<xsl:copy>
  <xsl:apply-templates select="@*|node()[not(self::Category)]"/>
  <Categories>
    <xsl:apply-templates select="Category"/>
  </Categories>
</xsl:copy>

Here is the full XSLT in this case

<xsl:stylesheet version="1.0" xmlns:xsl="http://www.w3.org/1999/XSL/Transform">
  <xsl:output method="xml" indent="yes"/>

  <xsl:template match="*[not(self::Categories)][Category]">
    <xsl:copy>
      <xsl:apply-templates select="@*|node()[not(self::Category)]"/>
      <Categories>
        <xsl:apply-templates select="Category"/>
      </Categories>
    </xsl:copy>
  </xsl:template>

  <xsl:template match="@*|node()">
    <xsl:copy>
      <xsl:apply-templates select="@*|node()"/>
    </xsl:copy>
  </xsl:template>
</xsl:stylesheet>

A disadvantage of this approach though is that if you any elements that occur after the Category within a parent, these will be moved to before the Categories element that gets created.

Another approach would be match the first occurence of a Category element within a parent, and then copy that element and all its following siblings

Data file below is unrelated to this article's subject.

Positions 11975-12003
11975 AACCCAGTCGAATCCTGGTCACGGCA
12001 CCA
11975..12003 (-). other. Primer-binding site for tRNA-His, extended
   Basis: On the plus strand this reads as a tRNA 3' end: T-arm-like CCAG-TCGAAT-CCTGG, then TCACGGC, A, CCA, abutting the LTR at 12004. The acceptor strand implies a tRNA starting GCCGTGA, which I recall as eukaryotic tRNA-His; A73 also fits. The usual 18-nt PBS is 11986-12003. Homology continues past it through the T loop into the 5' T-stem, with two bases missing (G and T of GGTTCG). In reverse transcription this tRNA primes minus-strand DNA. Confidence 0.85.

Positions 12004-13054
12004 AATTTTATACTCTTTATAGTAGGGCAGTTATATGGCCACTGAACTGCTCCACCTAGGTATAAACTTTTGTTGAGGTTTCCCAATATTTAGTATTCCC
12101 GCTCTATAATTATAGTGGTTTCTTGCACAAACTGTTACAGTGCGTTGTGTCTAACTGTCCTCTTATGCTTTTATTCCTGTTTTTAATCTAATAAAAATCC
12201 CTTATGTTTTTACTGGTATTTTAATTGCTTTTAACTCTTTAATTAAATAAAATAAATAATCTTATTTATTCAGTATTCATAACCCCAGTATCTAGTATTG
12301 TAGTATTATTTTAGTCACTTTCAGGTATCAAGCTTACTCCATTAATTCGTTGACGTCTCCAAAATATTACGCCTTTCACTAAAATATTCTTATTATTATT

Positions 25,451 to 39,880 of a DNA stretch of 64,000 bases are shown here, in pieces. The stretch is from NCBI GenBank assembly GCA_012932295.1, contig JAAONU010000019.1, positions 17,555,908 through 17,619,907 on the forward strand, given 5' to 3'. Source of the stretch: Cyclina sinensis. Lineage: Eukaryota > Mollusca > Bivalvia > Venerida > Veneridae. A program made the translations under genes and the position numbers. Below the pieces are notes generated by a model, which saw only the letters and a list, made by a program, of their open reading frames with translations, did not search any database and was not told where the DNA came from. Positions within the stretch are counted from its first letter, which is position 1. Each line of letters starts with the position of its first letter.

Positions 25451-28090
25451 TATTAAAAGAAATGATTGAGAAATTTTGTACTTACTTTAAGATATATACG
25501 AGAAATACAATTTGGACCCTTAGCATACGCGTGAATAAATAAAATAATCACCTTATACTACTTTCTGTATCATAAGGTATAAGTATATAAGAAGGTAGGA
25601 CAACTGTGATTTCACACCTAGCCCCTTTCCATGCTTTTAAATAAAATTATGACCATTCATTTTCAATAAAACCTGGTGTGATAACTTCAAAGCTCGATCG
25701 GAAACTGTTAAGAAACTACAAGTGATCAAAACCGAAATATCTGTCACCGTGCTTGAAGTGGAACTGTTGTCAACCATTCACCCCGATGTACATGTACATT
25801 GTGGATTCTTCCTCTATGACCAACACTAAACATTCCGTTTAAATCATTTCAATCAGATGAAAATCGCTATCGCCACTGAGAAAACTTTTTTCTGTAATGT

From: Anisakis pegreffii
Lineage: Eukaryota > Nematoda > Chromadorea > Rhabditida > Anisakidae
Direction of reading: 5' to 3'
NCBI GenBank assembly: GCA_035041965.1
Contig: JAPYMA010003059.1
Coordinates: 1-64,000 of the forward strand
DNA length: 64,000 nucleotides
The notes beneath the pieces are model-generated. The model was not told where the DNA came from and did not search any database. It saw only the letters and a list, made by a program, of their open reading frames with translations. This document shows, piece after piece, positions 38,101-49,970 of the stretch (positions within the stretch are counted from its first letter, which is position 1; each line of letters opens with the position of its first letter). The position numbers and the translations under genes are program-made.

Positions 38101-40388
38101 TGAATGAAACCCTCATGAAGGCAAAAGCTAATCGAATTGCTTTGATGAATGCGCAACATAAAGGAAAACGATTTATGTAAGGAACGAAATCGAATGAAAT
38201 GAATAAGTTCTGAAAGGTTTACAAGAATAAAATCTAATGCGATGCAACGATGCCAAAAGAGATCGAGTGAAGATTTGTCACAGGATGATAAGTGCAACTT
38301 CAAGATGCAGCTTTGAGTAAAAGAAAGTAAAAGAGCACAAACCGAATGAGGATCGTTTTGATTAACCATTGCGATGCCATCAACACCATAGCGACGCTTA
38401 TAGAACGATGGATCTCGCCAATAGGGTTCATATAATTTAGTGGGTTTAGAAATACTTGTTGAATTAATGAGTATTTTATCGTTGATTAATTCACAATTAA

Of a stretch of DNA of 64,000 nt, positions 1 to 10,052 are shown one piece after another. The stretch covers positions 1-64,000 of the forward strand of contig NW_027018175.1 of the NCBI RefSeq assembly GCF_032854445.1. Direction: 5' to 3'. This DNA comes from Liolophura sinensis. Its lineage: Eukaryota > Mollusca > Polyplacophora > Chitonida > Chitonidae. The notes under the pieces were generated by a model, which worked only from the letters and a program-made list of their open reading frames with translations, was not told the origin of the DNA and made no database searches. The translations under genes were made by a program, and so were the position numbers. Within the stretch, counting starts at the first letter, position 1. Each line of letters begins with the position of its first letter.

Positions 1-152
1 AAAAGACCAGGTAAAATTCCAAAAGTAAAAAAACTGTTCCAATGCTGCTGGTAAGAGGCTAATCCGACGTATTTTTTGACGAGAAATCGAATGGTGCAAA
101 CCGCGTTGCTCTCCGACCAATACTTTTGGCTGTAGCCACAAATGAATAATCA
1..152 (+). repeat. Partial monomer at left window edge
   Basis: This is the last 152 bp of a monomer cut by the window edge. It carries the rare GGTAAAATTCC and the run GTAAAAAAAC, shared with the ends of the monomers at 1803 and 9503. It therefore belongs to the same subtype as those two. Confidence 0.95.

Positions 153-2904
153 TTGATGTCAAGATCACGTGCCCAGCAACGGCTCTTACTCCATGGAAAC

Try this XSLT too

<xsl:stylesheet version="1.0" xmlns:xsl="http://www.w3.org/1999/XSL/Transform">
  <xsl:output method="xml" indent="yes"/>

  <xsl:template match="Category[1]">
    <Categories>
      <xsl:apply-templates select="self::*|following-sibling::Category" mode="categories"/>
    </Categories>
  </xsl:template>

  <xsl:template match="Category" mode="categories">
    <xsl:call-template name="identity" />
  </xsl:template>

  <xsl:template match="Category" />

  <xsl:template match="@*|node()" name="identity">
    <xsl:copy>
      <xsl:apply-templates select="@*|node()"/>
    </xsl:copy>
  </xsl:template>
</xsl:stylesheet>

Two things to note about this approach. Firstly, XSLT will always give priority to the more specific template match, when looking for templates that match a node. Thus "Category[1]" will be get used over "Category" for the first child Category element.

Secondly, note the use of mode here, because otherwise you would have two templates that would match "Category" with the same priority, which is not allowed.

  • Thanks for not only 2 (!) working solutions, but for some extra explanations as well. Seems I need to learn a bit more about xslt – jonathan.meesschaert Aug 1 '13 at 8:31